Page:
Fast, hip and mod film adaptation of the true story of João Guilherme Estrella, an upper-middle-class dope-head who turned into serious addict and, against all odds, a top cocaine dealer in Rio de Janeiro in the early 1990s. The film follows his glamorized coke-snorting glory days and his later detention, trial, imprisonment and subsequent confinement in a state institution for mentally disturbed criminals. Based on the biography written by Guilherme Fiúza that provides most of the film's light tone and funny dialog, the film is a comedy -- yes, a comedy! -- about drug addiction and dealing, in the line of Ted Demme's "Blow" and particularly influenced by the episodic structure, pop flavor and sense of humor of Paul Thomas Anderson's "Boogie Nights".
The "rise" of Estrella in the drug world is made to look sexy, cool, adventurous and a lot of fun, though it isn't exactly believable -- his drug connections are never satisfactorily explained, probably because it's still legally dangerous to dot all the "ii". Anyway, it's obvious the filmmakers aren't interested in "denouncing" Rio's drug business, but in audience adhesion and laughter: even Estrella's sojourn in prison and in the appalling mental institution are meant to be funny, instead of depressing and scary, and the long sequence of Estrella being harassed and blackmailed by two corrupt cops seems inspired by the antics of Abbott & Costello or Oscarito & Grande Otelo.
The film is totally centered around Selton Mello, who finds in the part of Estrella the perfect vehicle for his peculiar cinematic persona: ironic, funny, non-chalant, quick-spoken, Mello acts as if he's ad-libbing and is the right choice for this kind of role, though possibly with the wrong physique (it's hard to believe that a man who admittedly sniffed up to 100 grams of coke per week could look this chubby -- but the real Estrella IS chubby, at least nowadays). The rest of the cast varies from fine (veteran Eva Todor, Cássia Kiss, Orã Figueiredo, the lovely and talented Rafaella Mandelli), to insipid (clueless Cléo Pires, whose role is fortunately rather small), from weird (Júlia Lemmertz plays Selton Mello's mother!) to over the top (Flavio Bauraqui and Aramis Trindade overacting once again).
Mauro Lima's direction shows assuredness and objectivity -- he's not a technique freak but there are some exciting dolly shots -- though the film would certainly benefit from a bigger budget and longer schedule (there are sequences in Barcelona and Venice that seem made in a terrible hurry). Lima and producer Mariza Leão wrote the clever script aiming at young audiences used to sitcoms and comic strips; well, the jokes do work and the dialog is above TV average, though the tear-jerking trial scene is longish and maudlin.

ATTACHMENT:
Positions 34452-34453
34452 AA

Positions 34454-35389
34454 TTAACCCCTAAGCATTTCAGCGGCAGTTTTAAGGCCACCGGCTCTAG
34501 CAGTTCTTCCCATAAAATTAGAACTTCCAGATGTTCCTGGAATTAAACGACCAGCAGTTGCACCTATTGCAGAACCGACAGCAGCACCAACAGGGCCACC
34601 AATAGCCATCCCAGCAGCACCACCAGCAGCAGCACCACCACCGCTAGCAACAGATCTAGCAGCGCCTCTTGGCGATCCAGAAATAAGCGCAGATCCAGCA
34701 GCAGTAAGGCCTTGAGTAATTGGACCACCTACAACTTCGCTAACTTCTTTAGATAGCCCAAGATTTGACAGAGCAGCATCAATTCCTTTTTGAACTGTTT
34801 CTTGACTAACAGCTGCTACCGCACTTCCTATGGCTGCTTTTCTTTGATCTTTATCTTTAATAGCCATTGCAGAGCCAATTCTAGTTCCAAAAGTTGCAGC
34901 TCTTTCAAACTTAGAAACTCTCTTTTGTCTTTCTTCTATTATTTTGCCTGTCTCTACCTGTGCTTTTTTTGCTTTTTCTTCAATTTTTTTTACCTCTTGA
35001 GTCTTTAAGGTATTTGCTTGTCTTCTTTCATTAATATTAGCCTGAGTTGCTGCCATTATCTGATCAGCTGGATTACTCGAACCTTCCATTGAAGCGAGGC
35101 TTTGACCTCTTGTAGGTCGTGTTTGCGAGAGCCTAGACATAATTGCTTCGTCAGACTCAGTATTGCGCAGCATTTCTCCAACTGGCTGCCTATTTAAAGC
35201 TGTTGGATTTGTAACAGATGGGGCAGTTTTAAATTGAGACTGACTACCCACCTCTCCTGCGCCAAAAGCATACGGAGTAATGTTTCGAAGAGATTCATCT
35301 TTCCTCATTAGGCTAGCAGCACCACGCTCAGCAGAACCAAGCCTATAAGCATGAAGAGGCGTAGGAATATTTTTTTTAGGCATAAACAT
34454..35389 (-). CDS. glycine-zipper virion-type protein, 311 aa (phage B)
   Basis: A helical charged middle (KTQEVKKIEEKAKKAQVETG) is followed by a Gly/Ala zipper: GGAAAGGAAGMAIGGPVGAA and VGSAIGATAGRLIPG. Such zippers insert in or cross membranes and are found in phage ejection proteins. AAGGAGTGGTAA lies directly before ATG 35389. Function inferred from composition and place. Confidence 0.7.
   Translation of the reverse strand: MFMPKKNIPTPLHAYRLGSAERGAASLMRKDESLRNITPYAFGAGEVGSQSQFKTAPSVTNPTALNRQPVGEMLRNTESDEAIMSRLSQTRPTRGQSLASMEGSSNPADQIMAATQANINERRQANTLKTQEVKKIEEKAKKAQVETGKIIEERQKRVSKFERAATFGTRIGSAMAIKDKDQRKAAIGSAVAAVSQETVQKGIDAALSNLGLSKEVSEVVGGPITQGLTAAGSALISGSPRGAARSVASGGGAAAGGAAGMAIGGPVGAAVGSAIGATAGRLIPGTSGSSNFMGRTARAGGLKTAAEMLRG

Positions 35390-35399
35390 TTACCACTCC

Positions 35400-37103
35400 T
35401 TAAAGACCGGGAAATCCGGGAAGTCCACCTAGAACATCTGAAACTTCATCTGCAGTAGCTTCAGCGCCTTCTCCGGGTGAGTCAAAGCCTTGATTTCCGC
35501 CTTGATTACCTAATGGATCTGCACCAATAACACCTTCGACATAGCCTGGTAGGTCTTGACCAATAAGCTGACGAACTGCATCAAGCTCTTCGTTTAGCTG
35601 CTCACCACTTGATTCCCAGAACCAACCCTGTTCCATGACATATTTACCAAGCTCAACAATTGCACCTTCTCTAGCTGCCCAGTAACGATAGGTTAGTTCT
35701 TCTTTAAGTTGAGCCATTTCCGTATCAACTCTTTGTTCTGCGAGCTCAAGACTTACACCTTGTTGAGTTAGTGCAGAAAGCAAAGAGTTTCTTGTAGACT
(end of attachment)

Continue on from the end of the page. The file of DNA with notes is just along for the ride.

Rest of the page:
There are big issues that the film doesn't really want to discuss, like the fact that Estrella could play for laughs because, being white and middle-class, he knew he would come out alive and free from his failed drug-lord fantasy (whereas black and poor traffickers get dead or rot in prison). Or the fact that, though the film is being (mis)marketed as a "cautionary story" for teenagers who might be curious about experimenting with drugs, it's rather a "feel-good" drug movie that isn't really meant to warn or scare drug neophytes or anyone else, especially because of Selton Mello's "cool" demeanor and the happy-ending. On the contrary: I suspect many teenagers leave the theater with the idea that coke-snorting mustn't be all THAT bad (and we know, don't we, that coke has made its comeback). Despite the potentially violent and tragic overtones of the theme, the ultimate goal of the film is to be fun, cool and hip -- and that, "Johnny" undoubtedly succeeds.
PS: There's a final credit that states that João Guilherme Estrella is now drug-free and works as music producer, singer and composer, but don't scratch your head if you've never heard of him -- he's hardly famous. Following the film's big box-office results (2 million+ tickets sold), Brazilian EMI Music released Estrella's debut album as singer and composer, which was a big critical and commercial flop.
Don't look for the brilliant revolutionary prose of Guimarães Rosa's novel "Campo Geral" in Sandra Kogut's "Mutum". Kogut dropped the impossible task of making a "faithful" adaptation of the unfilmable book, and wisely opted for a sort of " visual translation": instead of having the mostly non- professional cast (the only exception is pro João Miguel as the father) speak Rosa's highly stylized vernacular (it would sound horribly phony on screen), Kogut minimizes and simplifies dialog to concentrate on atmosphere. The images and sounds are so "palpable" the film becomes an impressionist, almost tactile experience: we can "feel" the dust, the hot sun, the sudden windstorms, and even seem to smell the scent of the heavy rain, of the horses and chickens.
We follow the coming of age of 9 year-old Thiago (originally named Miguilim in Rosa's novel), a sensitive, quiet boy living with his family in a humble, isolated farm in the back land of Minas Gerais (Southeast Brazil). Thiago's simple joys -- laughing at his parrot, playing with his siblings, contemplating nature -- become threatened by a series of events he can't understand: something seems to be going on between his mother and his uncle (his father's brother); Thiago's hard-working, no-nonsense father resents him for being "weird" (too sensitive) and makes him work in the fields, though Thiago's frail arms can hardly lift the shovel. Thiago's world is in shambles after the sudden illness and death of his adorable younger brother Felipe, filling him with guilt, anguish and grief.